What is an assembly?
GSA uses finite element modelling, an approximation method that subdivides a complex structure into smaller, simpler elements, whose behaviours can be analysed individually.
Engineers thinking in terms of large entities or structural elements, such as cores, slabs, or trusses, may wish to integrate their results from the finite elements to understand how the structure will behave as a whole.
Assemblies are also a useful way of collecting data from large structures made up of many different elements.
You can read more on the theory behind assemblies in our more detailed theory guide to assemblies.
Example: A model of a building with a reinforced concrete core may contain 1000s of elements to give an appropriate model resolution. An assembly brings together the results of any group of elements, so that the total overall effects on the core, or any part of that core, can be calculated and visualised: including forces, displacements, drifts and drift indices.
Assemblies are defined by the members or elements they contain. Extents in the y and z directions can be constrained. Extents define a prism and only the parts of elements inside that prism are considered as part of the assembly.
Tip: Our how-to guide to assemblies features more on extents, how they are used in creating assemblies, and how to define assemblies.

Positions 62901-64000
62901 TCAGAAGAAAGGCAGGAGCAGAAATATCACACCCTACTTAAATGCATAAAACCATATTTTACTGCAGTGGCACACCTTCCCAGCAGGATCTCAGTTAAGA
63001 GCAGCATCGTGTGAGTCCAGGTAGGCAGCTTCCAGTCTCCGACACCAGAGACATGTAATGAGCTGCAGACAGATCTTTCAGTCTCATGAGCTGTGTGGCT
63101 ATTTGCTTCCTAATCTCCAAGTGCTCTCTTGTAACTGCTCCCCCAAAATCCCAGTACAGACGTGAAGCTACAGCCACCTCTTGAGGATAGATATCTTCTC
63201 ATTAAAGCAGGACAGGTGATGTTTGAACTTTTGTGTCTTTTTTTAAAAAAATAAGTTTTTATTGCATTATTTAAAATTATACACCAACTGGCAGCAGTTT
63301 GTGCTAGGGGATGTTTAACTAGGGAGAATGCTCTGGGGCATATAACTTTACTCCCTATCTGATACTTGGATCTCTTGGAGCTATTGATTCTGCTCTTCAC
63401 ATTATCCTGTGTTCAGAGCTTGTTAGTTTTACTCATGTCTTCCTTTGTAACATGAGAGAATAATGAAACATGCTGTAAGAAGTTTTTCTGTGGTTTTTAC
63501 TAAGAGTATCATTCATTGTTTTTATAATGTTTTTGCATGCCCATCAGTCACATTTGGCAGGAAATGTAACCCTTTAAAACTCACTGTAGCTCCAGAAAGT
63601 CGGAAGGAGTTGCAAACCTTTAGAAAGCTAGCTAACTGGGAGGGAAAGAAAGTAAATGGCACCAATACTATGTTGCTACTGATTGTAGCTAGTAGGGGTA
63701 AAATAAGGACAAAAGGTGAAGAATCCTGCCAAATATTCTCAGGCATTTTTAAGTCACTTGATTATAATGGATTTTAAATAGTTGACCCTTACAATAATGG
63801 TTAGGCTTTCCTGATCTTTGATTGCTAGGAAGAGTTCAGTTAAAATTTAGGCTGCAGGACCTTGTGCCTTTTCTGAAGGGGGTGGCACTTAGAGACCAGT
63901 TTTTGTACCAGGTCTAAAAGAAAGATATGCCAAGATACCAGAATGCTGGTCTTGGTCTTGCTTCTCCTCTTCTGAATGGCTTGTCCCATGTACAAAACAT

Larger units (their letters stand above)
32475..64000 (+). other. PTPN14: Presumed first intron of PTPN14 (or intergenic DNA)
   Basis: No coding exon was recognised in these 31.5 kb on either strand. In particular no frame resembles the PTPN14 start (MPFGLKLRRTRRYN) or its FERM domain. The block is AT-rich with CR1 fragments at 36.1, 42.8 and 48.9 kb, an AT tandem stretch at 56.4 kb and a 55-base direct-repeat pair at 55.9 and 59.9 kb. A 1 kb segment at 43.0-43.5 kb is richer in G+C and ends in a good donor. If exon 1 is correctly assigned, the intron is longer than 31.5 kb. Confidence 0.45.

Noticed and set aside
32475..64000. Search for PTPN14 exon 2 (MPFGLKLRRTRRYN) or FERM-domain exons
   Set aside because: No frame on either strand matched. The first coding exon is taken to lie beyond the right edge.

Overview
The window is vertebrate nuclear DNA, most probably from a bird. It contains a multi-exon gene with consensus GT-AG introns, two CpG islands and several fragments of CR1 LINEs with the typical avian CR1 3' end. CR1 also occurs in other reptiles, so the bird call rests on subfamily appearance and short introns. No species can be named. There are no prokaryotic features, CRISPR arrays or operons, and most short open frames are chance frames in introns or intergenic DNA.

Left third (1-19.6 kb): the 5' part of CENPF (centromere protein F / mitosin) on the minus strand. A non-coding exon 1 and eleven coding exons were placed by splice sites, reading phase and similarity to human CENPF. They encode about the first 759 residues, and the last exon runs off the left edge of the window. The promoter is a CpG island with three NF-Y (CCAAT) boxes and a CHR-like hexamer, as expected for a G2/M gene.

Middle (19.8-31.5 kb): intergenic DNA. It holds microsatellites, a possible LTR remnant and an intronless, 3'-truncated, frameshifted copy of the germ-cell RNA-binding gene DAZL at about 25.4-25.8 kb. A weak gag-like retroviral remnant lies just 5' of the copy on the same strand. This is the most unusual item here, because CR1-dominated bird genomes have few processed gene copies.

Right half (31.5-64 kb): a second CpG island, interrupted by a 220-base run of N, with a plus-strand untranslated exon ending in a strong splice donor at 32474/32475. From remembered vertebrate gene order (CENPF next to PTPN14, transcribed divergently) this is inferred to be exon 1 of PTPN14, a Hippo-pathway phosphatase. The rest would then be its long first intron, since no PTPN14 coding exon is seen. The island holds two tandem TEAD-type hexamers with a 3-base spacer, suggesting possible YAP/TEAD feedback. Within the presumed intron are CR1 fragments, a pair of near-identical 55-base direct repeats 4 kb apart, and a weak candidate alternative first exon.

Working with assemblies
Assemblies are represented in the Graphic view by a green line along the assembly centreline, with a dot at each point at which results are calculated.
To hide these, go to the Properties panel > Graphics tab > Hide > Entities > Assemblies.
Additionally, Assembly IDs, axes and shapes can be displayed by ticking the corresponding boxes under the Labels tab. The shape is defined by the y and z extents provided in the definition. If these are both zero, then no shape is shown.
Tip: Shortcut buttons for these can be added by clicking the dropdown arrow in the Labels toolbar, typically found above the graphic window.
Like beams, assemblies may be considered where the intermediate points are specified as part of the assembly. Results are calculated at these points only, and, as with beams, forces and displacements are available for six degrees of freedom.
Results are also calculated about the defined centreline. Therefore, the location of the centreline can affect the results displayed. For example, any offset of from the centreline will lead to additional moments.
Results can be outputted, plotted on diagrams, or contoured like beam results.
When an assembly is defined by storeys, two further options are available to view: Storey drift and Drift index. Storey results are also calculated just above and below the storey, so that the typically stepped nature of some of these results is captured in the output.
Assembly results are calculated on demand. Unlike node and element results, assemblies can be defined and modified post-analysis. This does mean that it can take longer to display assembly results, particularly if the assembly contains many elements or members.
When looking at assembly results from a response spectrum analysis these results are calculated for the assembly for each mode and then the results combined according to the selected combination rule across the modes.
Use the diagrams toolbar to view integrated results for multiple elements.